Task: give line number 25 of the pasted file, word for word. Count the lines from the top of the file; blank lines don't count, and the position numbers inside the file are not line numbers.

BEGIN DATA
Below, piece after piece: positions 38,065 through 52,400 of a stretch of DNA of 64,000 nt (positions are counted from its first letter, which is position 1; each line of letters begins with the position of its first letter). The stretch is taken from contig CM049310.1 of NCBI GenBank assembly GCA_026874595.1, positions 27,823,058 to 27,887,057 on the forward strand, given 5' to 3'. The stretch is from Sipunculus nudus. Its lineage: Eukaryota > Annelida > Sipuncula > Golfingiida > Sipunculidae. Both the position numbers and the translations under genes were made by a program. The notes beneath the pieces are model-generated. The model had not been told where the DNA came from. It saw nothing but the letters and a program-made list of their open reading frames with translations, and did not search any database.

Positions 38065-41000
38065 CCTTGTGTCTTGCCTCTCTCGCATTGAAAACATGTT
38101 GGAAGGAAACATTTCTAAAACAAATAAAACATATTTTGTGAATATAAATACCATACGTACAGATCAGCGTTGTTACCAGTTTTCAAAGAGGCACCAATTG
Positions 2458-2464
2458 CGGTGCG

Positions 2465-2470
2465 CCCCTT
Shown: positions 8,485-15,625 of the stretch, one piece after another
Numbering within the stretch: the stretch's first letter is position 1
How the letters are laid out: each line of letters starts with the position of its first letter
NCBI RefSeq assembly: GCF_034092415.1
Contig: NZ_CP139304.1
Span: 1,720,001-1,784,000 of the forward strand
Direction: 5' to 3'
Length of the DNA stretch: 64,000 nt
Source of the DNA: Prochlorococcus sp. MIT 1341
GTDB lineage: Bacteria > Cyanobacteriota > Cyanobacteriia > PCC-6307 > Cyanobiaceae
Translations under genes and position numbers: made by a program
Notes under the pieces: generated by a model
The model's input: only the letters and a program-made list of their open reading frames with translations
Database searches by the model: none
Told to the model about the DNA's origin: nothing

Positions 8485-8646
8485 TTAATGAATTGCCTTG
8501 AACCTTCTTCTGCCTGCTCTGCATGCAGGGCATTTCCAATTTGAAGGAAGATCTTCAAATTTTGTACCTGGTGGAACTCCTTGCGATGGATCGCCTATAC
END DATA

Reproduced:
8485 TTAATGAATTGCCTTG